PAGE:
In July 2012, a number of articles about this litigation appeared in area newspapers and news-related blogs. Quest contends that those publications contain "unauthorized leaks and disclosures" of information from their May 23 production (Dkt. 121 at 3). Quest also contends that the articles show that "Plaintiffs' attorney is sharing information regarding documents produced by Quest with the media...." (Id.). In addition to the news articles, on July 24, 2012, Quest's counsel received a voicemail message from Harry Heitzman, a reporter from the Daily Herald newspaper, asking about Plaintiffs' partial settlement with Quest's co-defendant Henry Tonigan III. According to the Defendant, the reporter stated, in part, "I...did talk with the Plaintiff's attorney for Mr. Bianchi, Terry Ekl. Mr. Ekl said that he believes that the case against Quest and McQueen is growing stronger and stronger every day as more documents are released in discovery." (Dkt. 121 at 4).

Thereafter, and without seeking leave of court, Quest filed an amended version of its Motion to Enforce Documents as Confidential (Dkt. 121). Plaintiffs moved to strike that Amended Motion (Dkt. 122). In lieu of ruling on the motion to strike Quest's amended pleading, Judge Nolan extended the time in which Bianchi had to respond (Dkt. 124).

II. Discussion

In this case, a major point of contention between Quest and Bianchi is whether unfiled discovery is presumptively private or presumptively public.*fn2 In the context of the present dispute, however, the question is largely theoretical. The more pertinent issue is whether Quest has established "good cause" for the Court to protect the contested documentsas provided for by the Protective Order.

In support of its Motion, Quest contends that it has established good cause to treat the documents as confidential, but devotes very little attention to the actual content of the documents at issue. Instead, Quest focuses on the context surrounding the May 23 production (i.e., the subsequent media attention and the negotiations relating to the Protective Order), and argues that: (1) enforcement of the confidentiality designation is necessary to prevent a "trial by media" in this case; and (2) the documents should be treated as "confidential" because the parties entered into a binding agreement to treat the production as confidential.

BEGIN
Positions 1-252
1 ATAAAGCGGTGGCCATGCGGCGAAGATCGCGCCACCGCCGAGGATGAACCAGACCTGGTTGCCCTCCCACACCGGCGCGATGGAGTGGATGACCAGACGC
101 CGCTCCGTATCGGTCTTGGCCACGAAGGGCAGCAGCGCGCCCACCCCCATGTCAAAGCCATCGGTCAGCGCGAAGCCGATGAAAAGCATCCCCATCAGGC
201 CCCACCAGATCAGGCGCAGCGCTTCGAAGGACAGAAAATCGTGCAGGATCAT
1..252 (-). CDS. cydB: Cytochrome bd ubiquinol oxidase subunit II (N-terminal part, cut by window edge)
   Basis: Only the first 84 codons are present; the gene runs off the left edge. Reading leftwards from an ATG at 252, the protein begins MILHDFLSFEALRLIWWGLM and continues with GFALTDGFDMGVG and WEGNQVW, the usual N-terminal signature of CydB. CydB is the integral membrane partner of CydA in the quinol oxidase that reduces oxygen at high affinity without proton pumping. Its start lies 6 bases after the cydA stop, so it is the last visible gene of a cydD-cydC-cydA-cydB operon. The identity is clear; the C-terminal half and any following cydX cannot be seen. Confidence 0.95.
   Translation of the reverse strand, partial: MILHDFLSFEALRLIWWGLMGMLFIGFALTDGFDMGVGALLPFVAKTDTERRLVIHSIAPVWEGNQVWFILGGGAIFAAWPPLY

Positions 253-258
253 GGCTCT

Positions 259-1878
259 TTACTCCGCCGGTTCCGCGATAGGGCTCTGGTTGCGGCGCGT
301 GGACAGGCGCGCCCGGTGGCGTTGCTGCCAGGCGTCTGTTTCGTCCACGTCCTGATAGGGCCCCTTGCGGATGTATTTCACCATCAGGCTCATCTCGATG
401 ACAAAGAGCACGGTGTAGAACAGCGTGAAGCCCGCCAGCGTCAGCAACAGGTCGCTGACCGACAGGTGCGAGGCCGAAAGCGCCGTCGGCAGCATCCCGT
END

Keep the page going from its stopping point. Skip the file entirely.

A. Good Cause to Treat the Documents as Confidential

The Federal Rules of Civil Procedure provide that "for good cause shown, the court . . . may make any order which justice requires to protect a party or person from annoyance, embarrassment, oppression, or undue burden or expense, including . . . that a trade secret or other confidential research, development, or commercial information not be revealed or be revealed only in a designated way...." Fed. R. Civ. P. 26(c). A party seeking a protective order under Rule 26(c) bears the burden of demonstrating good cause. Fed. R. Civ. P. 26(c)(7). To successfully carry the burden of establishing good cause, a party must demonstrate a particular need for protection. There must be evidence that a clearly defined and serious injury will result otherwise. 8 C. Wright & A. Miller, Federal Practice And Procedure § 2035, at 265 (1970); see Anderson v. Cryovac, Inc., 805 F.2d 1, 7 (1st Cir. 1986); United States v. Exxon Corp., 94 F.R.D. 250, 251 (D.D.C. 1981); United States v. Hooker Chem. & Plastics, 90 F.R.D. 421, 425; Reliance Ins. Co. v. Barrons, 428 F. Supp. 200, 202--03 (S.D.N.Y. 1977). Where, as here, a party is seeking protection with respect to confidential business information, it must demonstrate that the information sought to be protected is, indeed, confidential and that disclosure might be harmful to its business. American Standard Inc. v. Pfizer Inc., 828 F.2d 734, 740 (Fed.Cir. 1987); Exxon, 94 F.R.D. at 251; Parsons v. General Motors Corp., 85 F.R.D. 724, 726 (N.D. Ga. 1980); United States v. IBM Corp., 67 F.R.D. 40, 46 (S.D.N.Y. 1975).

1. Quest Emails

Quest argues that there is good cause to treat the email communications between and among Quest employees regarding their investigation of Bianchi as confidential because they are "without question" proprietary work-product generated in preparation for the underlying criminal matters. In response, Plaintiffs do not respond to Quest's proprietary work-product argument, but assert that the emails are relevant because they (1) contradict Defendant McQueen's claims of absolute immunity, and (2) establish the conspiracy among the Defendants. The relevance of the emails is not in dispute, the only question is whether they are confidential as defined by the Protective Order.